Daisuke Matsuzaka threw seven innings for the Pawtucket Red Sox in his Tuesday night start, giving up just one hit and no runs on four walks and seven strikeouts. The right-hander threw 102 pitches in the effort, in what was easily the most-effective of his five rehab appearances with the PawSox.
He's been on his rehab assignment with the PawSox since July 30, so the clock is ticking for him -- he'll need to be back in Boston soon, because those are the rules. That might not be such a terrible thing, though, for a few reasons. It's the last time Dice-K will be with the Red Sox, lest he be re-signed, as his contract runs out at the end of the season, or a month and change from now. More importantly might be that the shine has come off of Aaron Cook once again, who has now given up at least five runs in five of his last six starts. His ERA might not look the part thanks to unearned runs, but Cook is simply giving up too many hits and balls in play for the defense to be able to keep runs off of the board alone.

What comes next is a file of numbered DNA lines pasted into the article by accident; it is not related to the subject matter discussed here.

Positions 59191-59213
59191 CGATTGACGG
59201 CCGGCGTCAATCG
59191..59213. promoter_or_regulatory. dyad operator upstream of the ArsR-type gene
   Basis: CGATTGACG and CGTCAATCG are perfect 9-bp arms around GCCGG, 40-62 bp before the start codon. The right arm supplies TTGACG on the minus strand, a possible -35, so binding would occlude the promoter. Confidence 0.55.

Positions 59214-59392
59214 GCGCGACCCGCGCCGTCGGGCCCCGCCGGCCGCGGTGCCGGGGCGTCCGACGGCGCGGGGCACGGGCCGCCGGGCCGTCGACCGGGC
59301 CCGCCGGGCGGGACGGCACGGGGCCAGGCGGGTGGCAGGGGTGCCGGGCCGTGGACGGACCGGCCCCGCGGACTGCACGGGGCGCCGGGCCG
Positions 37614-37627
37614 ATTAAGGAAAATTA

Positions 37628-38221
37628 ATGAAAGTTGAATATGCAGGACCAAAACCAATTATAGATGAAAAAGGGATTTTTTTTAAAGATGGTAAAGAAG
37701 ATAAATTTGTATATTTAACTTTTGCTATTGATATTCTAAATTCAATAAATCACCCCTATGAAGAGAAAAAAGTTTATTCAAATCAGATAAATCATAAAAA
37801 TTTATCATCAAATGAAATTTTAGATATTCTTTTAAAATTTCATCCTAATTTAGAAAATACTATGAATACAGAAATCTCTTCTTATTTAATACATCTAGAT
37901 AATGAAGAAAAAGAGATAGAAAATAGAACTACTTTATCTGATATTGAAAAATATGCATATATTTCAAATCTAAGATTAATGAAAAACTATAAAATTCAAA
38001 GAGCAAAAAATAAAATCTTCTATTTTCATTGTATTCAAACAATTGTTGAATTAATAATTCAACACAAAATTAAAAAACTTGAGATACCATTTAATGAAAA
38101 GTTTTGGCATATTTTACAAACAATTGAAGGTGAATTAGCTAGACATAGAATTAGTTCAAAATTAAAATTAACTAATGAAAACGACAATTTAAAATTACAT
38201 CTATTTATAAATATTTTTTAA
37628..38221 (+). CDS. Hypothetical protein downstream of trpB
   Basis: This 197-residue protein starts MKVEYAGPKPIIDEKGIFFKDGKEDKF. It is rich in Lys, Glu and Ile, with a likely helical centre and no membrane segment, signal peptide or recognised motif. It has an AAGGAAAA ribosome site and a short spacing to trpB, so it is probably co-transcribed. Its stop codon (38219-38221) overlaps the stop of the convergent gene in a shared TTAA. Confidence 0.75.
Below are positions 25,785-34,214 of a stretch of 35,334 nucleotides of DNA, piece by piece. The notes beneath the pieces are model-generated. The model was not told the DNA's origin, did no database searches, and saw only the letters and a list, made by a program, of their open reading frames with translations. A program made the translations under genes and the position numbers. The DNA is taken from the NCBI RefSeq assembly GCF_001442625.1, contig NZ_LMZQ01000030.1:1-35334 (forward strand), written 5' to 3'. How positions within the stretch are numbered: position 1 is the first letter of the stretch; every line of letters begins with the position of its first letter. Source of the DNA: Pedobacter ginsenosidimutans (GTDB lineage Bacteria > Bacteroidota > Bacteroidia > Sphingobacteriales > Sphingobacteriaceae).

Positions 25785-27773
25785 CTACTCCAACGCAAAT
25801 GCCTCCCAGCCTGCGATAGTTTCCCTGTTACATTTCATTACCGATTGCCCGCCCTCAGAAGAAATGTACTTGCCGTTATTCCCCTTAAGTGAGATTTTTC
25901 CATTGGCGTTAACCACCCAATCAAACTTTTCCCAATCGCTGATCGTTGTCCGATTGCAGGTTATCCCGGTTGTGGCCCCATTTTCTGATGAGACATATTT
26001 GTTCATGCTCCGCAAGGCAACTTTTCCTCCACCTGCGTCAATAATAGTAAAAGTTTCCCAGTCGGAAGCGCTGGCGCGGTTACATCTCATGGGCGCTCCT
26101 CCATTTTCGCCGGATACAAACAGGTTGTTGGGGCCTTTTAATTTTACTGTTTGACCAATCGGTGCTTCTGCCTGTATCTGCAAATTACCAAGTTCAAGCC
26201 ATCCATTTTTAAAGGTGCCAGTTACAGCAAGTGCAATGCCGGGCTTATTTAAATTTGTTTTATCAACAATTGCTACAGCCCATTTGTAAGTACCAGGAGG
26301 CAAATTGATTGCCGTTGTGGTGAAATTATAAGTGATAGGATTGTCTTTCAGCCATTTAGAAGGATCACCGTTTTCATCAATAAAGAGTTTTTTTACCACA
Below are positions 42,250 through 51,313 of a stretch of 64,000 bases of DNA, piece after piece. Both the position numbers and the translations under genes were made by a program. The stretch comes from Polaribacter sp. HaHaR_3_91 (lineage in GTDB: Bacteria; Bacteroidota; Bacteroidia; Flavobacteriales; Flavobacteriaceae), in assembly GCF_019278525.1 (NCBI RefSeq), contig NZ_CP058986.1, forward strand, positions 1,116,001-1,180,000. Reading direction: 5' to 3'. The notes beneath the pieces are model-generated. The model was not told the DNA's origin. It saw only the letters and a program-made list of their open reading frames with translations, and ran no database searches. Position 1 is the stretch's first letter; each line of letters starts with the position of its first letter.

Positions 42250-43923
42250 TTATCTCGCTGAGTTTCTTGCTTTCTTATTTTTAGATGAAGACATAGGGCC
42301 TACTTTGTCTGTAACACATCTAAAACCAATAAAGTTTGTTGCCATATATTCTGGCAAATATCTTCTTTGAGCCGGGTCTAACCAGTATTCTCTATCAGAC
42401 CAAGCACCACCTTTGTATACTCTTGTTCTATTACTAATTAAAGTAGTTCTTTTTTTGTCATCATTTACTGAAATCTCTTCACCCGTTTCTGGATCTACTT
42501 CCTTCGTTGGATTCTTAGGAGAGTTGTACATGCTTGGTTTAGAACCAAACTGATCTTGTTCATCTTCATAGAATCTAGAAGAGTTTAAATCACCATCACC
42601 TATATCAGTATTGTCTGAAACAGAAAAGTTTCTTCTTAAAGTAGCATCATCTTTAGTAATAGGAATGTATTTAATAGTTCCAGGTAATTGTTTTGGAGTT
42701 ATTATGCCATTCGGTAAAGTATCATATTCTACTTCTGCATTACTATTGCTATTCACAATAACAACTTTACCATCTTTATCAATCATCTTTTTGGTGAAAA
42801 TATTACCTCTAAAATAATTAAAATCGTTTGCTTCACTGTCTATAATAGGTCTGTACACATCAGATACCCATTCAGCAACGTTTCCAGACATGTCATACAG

Dice-K is no savior, but at least he misses bats, and at this point might give the Red Sox a better chance of winning games. Neither arm might even be necessary with Felix Doubront likely returning from the disabled list this weekend, but both hurlers are on the 40-man roster, and rosters are expanding on September 1, so there will be room for them, even if there aren't many innings.
Matsuzaka is at the end of a six-year, $52 million contract that was derailed by constant injuries over the last four years of the deal. Matsuzaka threw 372 innings in 2007-2008, with an ERA+ of 126, but has compiled just 273 frames and an 86 ERA+ since. It's unknown if Boston wants to see him in September to see if he is worth retaining on the cheap as pitching depth, but, if he's healthy for the first time in years thanks to Tommy John surgery, it might be worth exploring. Your first inclination might be to say no, but again, if we're talking about what Dice-K might do against the disappointment Aaron Cook has already levied against us, at a time in the season where Boston's goal is to discover things that could help the 2013 club, then there's no real harm in finding out -- it's not going to take innings away from any potential 2013 starters sitting at Pawtucket.
Then again, maybe the last four years of injuries and ineffectiveness were quite enough exploration.